The trigger events could be an actual cessation of the Libor rate – such as an announcement from the benchmark administrator that rates will no longer be published – or if the “pre-cessation” triggers that would show Libor is no longer “representative” of the market.
That is a decision the ARRC envisions for placement agents and banks to determine. (Covenant Review noted that the private issuer loan amendment in its report is an amendment proposal that includes the borrower’s consent.)
The trigger events for Libor cessation include the departure of one or more panel banks from a voluntary Libor reporting regime, or if a majority of underlying assets in a securitization deal (such as loans) are no longer based on Libor.
ARRC’s recommendations also include a multi-step replacement rate determination, led by its term SOFR rate with the proper spread adjustment that has been approved by the Federal Reserve Board, the New York Fed or a Fed committee designated with the power to determine the SOFR term rates (such as a one-month or three-month rate).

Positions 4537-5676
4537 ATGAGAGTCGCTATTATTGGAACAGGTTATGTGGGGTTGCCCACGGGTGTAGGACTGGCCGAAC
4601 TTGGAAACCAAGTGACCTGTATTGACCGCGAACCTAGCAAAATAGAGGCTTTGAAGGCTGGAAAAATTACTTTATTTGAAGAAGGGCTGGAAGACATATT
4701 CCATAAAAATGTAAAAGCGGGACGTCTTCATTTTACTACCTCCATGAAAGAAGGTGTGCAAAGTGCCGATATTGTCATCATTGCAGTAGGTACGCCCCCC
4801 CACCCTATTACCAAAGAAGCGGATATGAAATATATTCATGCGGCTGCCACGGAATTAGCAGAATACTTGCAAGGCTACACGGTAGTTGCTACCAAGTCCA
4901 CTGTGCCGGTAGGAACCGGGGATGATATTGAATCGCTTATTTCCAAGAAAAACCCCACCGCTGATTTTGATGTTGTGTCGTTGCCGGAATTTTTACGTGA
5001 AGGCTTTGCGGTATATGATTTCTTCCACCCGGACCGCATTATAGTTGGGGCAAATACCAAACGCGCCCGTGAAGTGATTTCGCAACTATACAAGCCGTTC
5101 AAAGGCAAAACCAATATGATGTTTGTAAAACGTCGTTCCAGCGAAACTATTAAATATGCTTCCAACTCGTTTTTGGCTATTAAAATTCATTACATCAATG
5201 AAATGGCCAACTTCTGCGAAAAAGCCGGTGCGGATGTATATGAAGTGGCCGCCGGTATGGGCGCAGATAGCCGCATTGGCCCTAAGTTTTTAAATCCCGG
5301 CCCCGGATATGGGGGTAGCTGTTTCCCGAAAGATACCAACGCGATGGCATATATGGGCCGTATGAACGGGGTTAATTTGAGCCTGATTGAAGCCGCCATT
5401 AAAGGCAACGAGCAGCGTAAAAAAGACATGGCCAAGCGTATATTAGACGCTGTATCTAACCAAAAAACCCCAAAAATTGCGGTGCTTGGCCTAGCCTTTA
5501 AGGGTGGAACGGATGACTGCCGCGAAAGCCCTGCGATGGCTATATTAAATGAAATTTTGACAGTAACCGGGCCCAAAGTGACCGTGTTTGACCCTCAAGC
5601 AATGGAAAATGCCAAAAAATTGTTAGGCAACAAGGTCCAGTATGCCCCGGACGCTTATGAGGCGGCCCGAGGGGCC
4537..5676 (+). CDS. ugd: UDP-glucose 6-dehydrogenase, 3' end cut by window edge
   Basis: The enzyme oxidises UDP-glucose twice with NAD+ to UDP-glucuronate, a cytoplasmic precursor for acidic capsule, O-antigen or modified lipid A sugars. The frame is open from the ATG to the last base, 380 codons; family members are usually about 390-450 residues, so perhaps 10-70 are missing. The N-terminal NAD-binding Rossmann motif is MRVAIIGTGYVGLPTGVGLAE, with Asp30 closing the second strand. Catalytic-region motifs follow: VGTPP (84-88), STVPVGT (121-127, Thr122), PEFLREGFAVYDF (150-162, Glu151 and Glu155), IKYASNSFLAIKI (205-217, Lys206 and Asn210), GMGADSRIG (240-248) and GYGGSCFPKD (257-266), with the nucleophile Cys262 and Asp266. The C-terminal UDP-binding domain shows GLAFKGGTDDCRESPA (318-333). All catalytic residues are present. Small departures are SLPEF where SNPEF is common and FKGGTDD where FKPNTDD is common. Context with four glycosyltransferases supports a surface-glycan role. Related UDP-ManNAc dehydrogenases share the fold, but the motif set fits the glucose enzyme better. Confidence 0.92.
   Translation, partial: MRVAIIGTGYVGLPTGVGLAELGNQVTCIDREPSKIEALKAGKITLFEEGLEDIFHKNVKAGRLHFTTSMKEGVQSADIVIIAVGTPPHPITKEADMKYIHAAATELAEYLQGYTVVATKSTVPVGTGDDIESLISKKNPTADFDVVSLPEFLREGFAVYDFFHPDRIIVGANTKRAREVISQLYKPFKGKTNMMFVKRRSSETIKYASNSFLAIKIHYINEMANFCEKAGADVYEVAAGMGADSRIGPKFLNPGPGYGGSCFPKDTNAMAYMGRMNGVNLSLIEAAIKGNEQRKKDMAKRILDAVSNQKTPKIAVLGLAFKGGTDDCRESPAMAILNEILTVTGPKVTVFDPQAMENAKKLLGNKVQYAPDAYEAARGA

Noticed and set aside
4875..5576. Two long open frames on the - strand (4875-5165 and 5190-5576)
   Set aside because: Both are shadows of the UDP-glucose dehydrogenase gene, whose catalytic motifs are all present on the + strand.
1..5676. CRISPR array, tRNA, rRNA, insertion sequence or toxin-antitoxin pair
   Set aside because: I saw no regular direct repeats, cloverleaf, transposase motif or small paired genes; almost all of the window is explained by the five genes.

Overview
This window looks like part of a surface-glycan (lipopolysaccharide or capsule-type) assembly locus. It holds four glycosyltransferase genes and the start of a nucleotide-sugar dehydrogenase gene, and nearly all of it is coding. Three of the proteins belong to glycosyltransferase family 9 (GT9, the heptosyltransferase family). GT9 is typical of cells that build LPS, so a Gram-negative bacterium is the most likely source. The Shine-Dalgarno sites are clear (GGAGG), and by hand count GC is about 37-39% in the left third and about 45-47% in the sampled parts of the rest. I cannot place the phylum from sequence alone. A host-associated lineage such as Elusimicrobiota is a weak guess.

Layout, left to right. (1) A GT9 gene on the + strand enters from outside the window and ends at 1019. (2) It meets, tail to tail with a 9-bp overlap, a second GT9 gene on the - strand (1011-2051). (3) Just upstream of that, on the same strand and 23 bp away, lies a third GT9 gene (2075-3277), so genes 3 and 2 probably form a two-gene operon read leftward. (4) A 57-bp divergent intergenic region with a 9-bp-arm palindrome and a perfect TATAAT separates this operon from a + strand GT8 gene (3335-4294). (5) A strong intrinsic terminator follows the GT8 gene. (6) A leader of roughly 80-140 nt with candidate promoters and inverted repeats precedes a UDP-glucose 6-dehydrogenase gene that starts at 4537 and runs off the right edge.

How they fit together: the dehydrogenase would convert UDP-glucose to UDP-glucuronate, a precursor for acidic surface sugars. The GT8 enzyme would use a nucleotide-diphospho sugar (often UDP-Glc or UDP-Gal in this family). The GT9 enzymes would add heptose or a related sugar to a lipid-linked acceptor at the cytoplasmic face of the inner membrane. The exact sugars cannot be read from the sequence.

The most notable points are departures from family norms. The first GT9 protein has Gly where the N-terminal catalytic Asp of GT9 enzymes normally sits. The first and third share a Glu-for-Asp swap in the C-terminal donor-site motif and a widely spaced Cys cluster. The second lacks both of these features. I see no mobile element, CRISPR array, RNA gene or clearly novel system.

If such a rate has not been enacted or approved by the time the Libor rate is dead, the ARRC’s recommendation would be the use of a SOFR rate derived from compounded daily overnight rates, or a simple average of those daily rates, over a relevant period of one, three, six or more months.
The ARRC’s recommendations on rates include a possible version from the International Swaps and Derivatives Association, which is developing a methodology to add that credit-risk premium to a SOFR-derived rate.
SOFR is based on the nearly $800 billion in daily clearing activity in the overnight Treasury repurchase agreement market. It has been used as the reference rate on $80 billion in securities since its launch last year, including four Fannie Mae securitizations totaling $15.5 billion. But as a risk-free rate that applies to overnight transactions, critics contend the rate as-is more suitable to derivatives than corporate loans and syndications.